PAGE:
This article covers a version of Ubuntu that is no longer supported. If you are currently operate a server running Ubuntu 12.04, we highly recommend upgrading or migrating to a supported version of Ubuntu:
Reason: Ubuntu 12.04 reached end of life (EOL) on April 28, 2017 and no longer receives security patches or updates. This guide is no longer maintained.
See Instead: This guide might still be useful as a reference, but may not work on other Ubuntu releases. If available, we strongly recommend using a guide written for the version of Ubuntu you are using. You can use the search functionality at the top of the page to find a more recent version.
In this article, Openfire XMPP server will be installed on a Ubuntu server. This article has been tested using Ubuntu 12.04, but it should work on all Debian-based systems. For this article, I’ll assume your Droplet runs on the IP 220.127.116.11.
The full name of XMPP is Extensible Messaging and Presence Protocol. It is a real-time communication protocol (which includes chat) based on XML. It has long been known as Jabber; however, as Jabber was not the only software relying on XMPP, it has been renamed to XMPP. If you want to know more about XMPP, please see their official website.
Openfire is a real time collaboration (RTC) server licensed under the Open Source Apache License. It uses the XMPP protocol and can be managed via a web interface. It is easy to setup and configure, but has a high level of security and performance. It runs using Java.
*It should be noted that with Openfire, no chat is possible yet. A client is needed: Openfire cannot be used alone, just like web servers need a browser.
Before installing Openfire, Java should be installed. First run a quick update on apt-get:
sudo apt-get update
Now check whether Java has already been installed by executing the following command:
If it returns “The program java can be found in the following packages”, Java hasn’t been installed yet so execute the following command:
sudo apt-get install default-jre
Now you’ll need to download Openfire. Using your browser on your own PC, visit the download section on the Openfire website. Click Linux and then click the Debian package, which will be named something like
openfire_3.8.2_all.deb. On the next page, cancel the download and copy the link from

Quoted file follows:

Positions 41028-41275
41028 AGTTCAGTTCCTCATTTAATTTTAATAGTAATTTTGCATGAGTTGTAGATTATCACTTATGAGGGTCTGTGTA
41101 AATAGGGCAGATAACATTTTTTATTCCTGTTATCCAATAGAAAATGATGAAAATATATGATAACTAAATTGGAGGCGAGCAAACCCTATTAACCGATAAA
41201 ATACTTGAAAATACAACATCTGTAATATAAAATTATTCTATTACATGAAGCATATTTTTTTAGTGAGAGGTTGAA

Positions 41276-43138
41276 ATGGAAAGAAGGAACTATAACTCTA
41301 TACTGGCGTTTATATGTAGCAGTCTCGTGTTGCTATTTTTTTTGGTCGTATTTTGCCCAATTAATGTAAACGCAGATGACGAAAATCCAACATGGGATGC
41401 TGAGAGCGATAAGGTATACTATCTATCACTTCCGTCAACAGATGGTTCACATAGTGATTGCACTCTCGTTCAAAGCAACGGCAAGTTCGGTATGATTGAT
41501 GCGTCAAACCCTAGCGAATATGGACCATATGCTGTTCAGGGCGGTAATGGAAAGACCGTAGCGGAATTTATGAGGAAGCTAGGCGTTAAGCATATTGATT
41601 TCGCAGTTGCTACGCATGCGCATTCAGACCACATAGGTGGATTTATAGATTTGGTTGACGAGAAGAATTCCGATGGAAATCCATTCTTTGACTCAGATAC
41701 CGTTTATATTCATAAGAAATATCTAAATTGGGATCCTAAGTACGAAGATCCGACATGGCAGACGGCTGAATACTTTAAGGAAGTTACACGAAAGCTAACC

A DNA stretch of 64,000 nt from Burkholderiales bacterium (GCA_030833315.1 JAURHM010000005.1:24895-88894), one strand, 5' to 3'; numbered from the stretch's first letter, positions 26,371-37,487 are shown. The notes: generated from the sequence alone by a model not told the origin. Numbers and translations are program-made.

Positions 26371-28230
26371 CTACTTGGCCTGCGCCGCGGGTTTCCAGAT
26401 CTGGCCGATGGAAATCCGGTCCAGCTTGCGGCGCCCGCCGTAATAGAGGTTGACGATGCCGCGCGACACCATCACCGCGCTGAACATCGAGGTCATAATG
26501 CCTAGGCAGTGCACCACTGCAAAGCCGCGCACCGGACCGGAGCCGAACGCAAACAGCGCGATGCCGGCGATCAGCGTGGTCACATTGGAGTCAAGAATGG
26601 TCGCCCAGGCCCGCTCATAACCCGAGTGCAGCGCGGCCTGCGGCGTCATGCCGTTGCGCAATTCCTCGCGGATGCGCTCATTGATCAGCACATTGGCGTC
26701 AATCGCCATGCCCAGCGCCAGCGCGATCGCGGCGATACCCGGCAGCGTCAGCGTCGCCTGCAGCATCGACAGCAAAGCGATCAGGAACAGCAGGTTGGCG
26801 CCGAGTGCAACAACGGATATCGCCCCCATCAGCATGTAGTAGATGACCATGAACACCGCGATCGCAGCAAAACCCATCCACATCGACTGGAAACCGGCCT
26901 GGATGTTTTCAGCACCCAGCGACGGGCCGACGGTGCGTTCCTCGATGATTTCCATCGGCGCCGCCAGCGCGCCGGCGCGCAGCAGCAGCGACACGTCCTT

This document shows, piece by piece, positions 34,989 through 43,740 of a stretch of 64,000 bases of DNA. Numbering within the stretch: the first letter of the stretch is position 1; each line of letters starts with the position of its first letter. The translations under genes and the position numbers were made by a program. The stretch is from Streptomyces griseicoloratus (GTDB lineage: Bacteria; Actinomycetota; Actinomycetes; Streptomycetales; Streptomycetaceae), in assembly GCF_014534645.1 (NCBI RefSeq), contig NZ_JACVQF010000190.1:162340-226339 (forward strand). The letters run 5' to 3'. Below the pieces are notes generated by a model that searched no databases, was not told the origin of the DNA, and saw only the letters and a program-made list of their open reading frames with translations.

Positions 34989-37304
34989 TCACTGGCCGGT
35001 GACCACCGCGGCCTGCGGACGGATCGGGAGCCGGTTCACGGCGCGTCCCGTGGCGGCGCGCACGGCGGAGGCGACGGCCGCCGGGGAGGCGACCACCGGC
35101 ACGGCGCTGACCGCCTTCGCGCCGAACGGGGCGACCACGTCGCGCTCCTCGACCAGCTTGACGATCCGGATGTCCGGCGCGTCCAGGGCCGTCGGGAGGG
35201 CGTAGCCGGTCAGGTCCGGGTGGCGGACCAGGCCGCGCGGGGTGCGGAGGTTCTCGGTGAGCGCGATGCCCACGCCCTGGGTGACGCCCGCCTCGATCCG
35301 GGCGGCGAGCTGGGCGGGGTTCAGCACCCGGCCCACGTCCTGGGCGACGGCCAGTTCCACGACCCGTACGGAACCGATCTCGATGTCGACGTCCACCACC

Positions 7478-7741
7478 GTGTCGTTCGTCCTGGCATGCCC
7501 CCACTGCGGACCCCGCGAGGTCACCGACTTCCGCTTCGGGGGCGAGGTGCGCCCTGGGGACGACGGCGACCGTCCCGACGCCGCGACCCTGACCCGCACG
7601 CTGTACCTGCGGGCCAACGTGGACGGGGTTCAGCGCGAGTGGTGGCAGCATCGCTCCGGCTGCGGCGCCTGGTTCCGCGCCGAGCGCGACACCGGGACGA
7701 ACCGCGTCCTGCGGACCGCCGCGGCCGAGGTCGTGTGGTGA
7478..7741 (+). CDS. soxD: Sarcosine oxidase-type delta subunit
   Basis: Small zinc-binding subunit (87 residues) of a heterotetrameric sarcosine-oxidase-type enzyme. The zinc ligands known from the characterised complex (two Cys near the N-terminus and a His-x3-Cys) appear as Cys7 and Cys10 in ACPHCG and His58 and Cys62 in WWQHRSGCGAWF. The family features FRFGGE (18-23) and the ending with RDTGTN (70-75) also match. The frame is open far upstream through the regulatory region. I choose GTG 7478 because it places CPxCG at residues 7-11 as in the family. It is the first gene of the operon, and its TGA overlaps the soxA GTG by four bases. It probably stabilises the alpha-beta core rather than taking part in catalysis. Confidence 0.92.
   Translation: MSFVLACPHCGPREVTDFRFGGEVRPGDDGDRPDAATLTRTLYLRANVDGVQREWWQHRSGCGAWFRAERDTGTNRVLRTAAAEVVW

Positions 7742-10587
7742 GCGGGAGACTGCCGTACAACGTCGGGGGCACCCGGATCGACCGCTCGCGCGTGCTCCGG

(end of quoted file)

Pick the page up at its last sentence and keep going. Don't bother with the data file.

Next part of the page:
click here. Now download it onto your virtual server using:
wget -O openfire.deb <copied link>
At time of writing, this would be:
wget -O openfire.deb http://www.igniterealtime.org/downloadServlet?filename=openfire/openfire_3.8.2_all.deb
This will download the Openfire Debian package to
openfire.deb. Now install it:
sudo dpkg --install openfire.deb
Openfire has now been installed and has already been started. Now visit http://18.104.22.168:9090/. Follow the setup wizard. On the second page I suggest you choose the domain name your server will be running on as Domain. Otherwise, set it to the Droplet’s public IP:
Now go to the next step. If you don’t have an external connection you want to use for the server, leave the database settings to embedded Database. On the next page, you’ll probably want to select Default as for the other systems you need to setup LDAP or Clearspace.
After the setup procedure finishes, you can login to the admin console using the username
admin and the password you just chose.
If you want to have a secured server where only logged-in users can connect, visit Server Settings -> Registration & Login and disable the appropriate options. For a fully secured server, this will look like this:
The next thing that needs to be done is adding users. Visit Users/Groups and click Create New User and fill out the form.
Group chat rooms can be created by visiting Group Chat -> Create New Room. The Room ID will be suffixed by
@conference can be changed by visiting Group Chat Settings. Here a new service can be created. If you now want to create a new room, you will be asked which service to use. These names are very important for clients, so make sure that they make sense.
Plugins can also be installed by going to Plugins. There are a few already listed if you visit Available Plugins, and they can extend the server. Just click the button under Install to install a plugin and it should be installed within a few seconds. All plugins provide different options, so I won’t go into that.
To connect to your VPS, there are a lot of clients available. An incomplete list can be found at the website of the XMPP Standards Foundation. The client provided by the same company that created the Openfire server is Spark. Use whichever client fits your needs the best.
If you are writing your own client, you can use a library provided by the same company that made Openfire, Ignite Realtime. They have a library for Java called Smack. There are a lot of libraries for other languages on the internet.
Openfire should start automatically when you start the Droplet.
If you want to stop Openfire, you can do that using:
sudo /etc/init.d/openfire stop
To start it again, execute:
sudo /etc/init.d/openfire start
<div class=“author”>Submitted by: <a href=“http://koenv.com”>Koen Vlaswinkel</a></div>
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